Although normal matter dominates over antimatter in the universe, there are many physical processes that produce antimatter particles over and over again. Theoretically, one of these could be the interaction of dark matter particles – the antiparticles produced in the process would thus be an indication of their existence. But until now it was unclear whether such cosmic antiparticles could even penetrate to earth without being annihilated by contact with normal matter. Now, data from the ALICE experiment at CERN’s LHC particle accelerator show that our Milky Way would be transparent to antihelium nuclei: around 50 percent of them would reach us even over long distances.
Antimatter forms a kind of mirror image of normal matter: Although particles and their antiparticles are similar in terms of image and mirror image, they have opposite charges and spins. During the Big Bang, equal proportions of these forms of matter should actually have been created, but strangely enough, normal matter dominates over antimatter in the cosmos today – why has not yet been clarified. What is clear, however, is that antimatter is still formed in many physical processes, such as radioactive decay, collisions of high-energy particles from cosmic rays, and some lightning strikes in the Earth’s atmosphere. However, these antiparticles only survive as long as they do not come into contact with normal particles. If this happens, both particles cancel each other out in the annihilation with the release of energy. This behavior is relatively well researched from experiments with antimatter.
Dark matter as antimatter producer
So far, however, it has been unclear how long antiparticles can escape annihilation under cosmic conditions – for example, if they are formed several 10,000 light-years away from us and then fly through the Milky Way towards Earth. However, this is important for understanding processes in cosmic rays and also for clarifying the nature of dark matter. Although it shapes the appearance and behavior of entire galaxies, it is invisible and only interacts with normal matter via gravity. Among other things, it is still unknown which particles form the basis of dark matter. This is where the antiparticles come into play, because antimatter could also be created when certain dark matter particles are annihilated. “The observation of antinuclei such as antihelium-3 is one of the most promising signatures of the annihilation of dark matter Weakly Interacting Massive Particles (WIMP),” explain physicists from the ALICE collaboration at the CERN research center near Geneva. The WIMPs are considered a possible candidate for the long-sought dark matter particles.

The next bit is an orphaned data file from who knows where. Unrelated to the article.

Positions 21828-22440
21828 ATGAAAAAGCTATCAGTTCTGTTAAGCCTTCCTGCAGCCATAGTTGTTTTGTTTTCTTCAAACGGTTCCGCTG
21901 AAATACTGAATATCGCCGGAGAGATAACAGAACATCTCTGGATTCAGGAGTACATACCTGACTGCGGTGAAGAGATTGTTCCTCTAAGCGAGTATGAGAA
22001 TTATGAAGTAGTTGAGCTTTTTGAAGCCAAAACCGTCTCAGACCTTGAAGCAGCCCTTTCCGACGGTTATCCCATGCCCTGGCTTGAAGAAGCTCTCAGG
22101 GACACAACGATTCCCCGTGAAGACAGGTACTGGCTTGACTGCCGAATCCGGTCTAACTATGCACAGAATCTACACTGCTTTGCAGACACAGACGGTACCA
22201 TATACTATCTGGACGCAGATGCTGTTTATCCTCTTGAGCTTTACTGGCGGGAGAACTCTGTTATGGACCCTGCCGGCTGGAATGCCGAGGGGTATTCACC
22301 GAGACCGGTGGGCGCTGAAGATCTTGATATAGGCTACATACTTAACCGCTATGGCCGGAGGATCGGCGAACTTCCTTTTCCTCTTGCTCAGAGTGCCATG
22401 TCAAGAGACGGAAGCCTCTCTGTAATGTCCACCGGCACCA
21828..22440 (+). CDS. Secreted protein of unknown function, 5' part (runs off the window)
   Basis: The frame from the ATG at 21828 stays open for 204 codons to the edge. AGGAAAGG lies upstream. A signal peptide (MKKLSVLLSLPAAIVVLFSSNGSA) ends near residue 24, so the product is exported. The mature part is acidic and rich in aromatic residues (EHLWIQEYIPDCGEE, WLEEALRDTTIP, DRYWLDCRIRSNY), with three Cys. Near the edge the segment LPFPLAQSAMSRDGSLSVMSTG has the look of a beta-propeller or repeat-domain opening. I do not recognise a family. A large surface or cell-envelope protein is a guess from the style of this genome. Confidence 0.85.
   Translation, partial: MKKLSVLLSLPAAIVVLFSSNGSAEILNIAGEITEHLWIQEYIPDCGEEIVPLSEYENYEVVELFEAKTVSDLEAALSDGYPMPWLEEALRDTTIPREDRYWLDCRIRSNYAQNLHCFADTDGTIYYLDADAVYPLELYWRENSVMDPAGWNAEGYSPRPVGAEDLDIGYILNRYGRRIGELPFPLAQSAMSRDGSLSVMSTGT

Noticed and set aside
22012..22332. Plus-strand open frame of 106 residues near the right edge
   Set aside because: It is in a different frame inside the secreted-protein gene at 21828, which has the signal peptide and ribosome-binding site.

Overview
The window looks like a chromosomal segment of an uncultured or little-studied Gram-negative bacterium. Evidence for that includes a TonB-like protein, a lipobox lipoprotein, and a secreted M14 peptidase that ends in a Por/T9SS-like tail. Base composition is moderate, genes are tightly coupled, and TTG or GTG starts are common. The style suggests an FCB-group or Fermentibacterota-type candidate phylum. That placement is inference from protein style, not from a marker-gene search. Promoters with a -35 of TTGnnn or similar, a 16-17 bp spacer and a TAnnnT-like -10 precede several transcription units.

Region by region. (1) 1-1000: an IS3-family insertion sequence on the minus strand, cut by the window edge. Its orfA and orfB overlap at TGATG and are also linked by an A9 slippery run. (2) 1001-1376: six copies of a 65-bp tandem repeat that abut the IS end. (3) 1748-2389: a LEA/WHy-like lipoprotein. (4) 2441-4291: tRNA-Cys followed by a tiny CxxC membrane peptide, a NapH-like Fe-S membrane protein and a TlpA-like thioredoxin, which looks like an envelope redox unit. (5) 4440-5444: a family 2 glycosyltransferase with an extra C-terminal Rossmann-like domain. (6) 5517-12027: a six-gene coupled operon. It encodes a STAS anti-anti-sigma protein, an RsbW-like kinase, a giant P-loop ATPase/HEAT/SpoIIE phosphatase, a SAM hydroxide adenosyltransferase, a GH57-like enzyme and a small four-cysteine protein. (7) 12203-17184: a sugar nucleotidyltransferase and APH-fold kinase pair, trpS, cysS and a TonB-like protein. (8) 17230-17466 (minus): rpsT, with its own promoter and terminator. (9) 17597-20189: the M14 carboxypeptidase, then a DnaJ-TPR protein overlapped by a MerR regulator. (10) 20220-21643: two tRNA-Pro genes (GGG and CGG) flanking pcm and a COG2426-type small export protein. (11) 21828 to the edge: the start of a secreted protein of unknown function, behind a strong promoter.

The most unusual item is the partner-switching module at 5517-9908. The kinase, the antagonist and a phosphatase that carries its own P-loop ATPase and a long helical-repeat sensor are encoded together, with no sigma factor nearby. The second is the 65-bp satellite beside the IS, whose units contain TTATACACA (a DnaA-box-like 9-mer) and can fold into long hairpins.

In order to find out whether anti-helium nuclei from such hypothetical annihilations would reach us at all, the researchers evaluated data from the ALICE detector at CERN’s LHC particle accelerator. When protons and heavy lead nuclei collide with high energy in the accelerator, antihelium nuclei are formed in addition to many particles of normal matter. From the particle tracks recorded by the detector, it is possible to quantify the probability that an antihelium-3 nucleus will interact with the detector material and be annihilated. Physicists refer to this collision probability as the inelastic cross-section or as the transparency of a medium for these antiparticles. For their study, the physicists compared the number of antihelium nuclei of different energies produced in the collisions, known from earlier tests, with the number of particles still detected at different distances from the collision point. This allowed an estimation of the inelastic cross section of the antihelium nuclei at different energies.
Milky Way is 50 percent transparent to Antihelium
In the next step, the physicists fed the results obtained from the experiment into a simulation that depicts the environment of the Milky Way, including the matter, magnetic fields and other possible disruptive factors. This enabled them to determine how far the antihelium cores would fly under galactic conditions. In other words, how transparent the Milky Way is to antimatter particles of this type. The result: Our Milky Way is about 50 percent permeable to the antihelium nuclei that could arise from the interactions of the hypothetical dark matter particles. If these WIMPs and their interactions actually exist, around half of the antimatter particles they produce could reach Earth – even if they originated tens of thousands of light years away. “Our results show for the first time on the basis of a direct absorption experiment that even antihelium-3 nuclei from areas near the center of our galaxy can reach Earth,” says ALICE spokesman Luciano Musa from CERN.
For antihelium nuclei formed by cosmic rays, the transparency of the Milky Way varies from 25 to 90 percent, depending on the energy. Because these antihelium nuclei are usually much faster and therefore more energetic than those generated by dark matter, the two forms can be easily distinguished, as the team explains. “Our results thus demonstrate that the search for light antimatter cores from space can be a worthwhile avenue in the search for dark matter,” says Musa. The antimatter particles produced by dark matter can be captured, among other things, by the AMS-02 instrument already installed on the International Space Station ISS. From 2025, the GAPS balloon experiment over the Arctic will also examine the incoming cosmic rays for antihelium-3.
Source: The ALICE Collaboration (CERN, Geneva), Nature Physics, doi: 10.1038/s41567-022-01804-8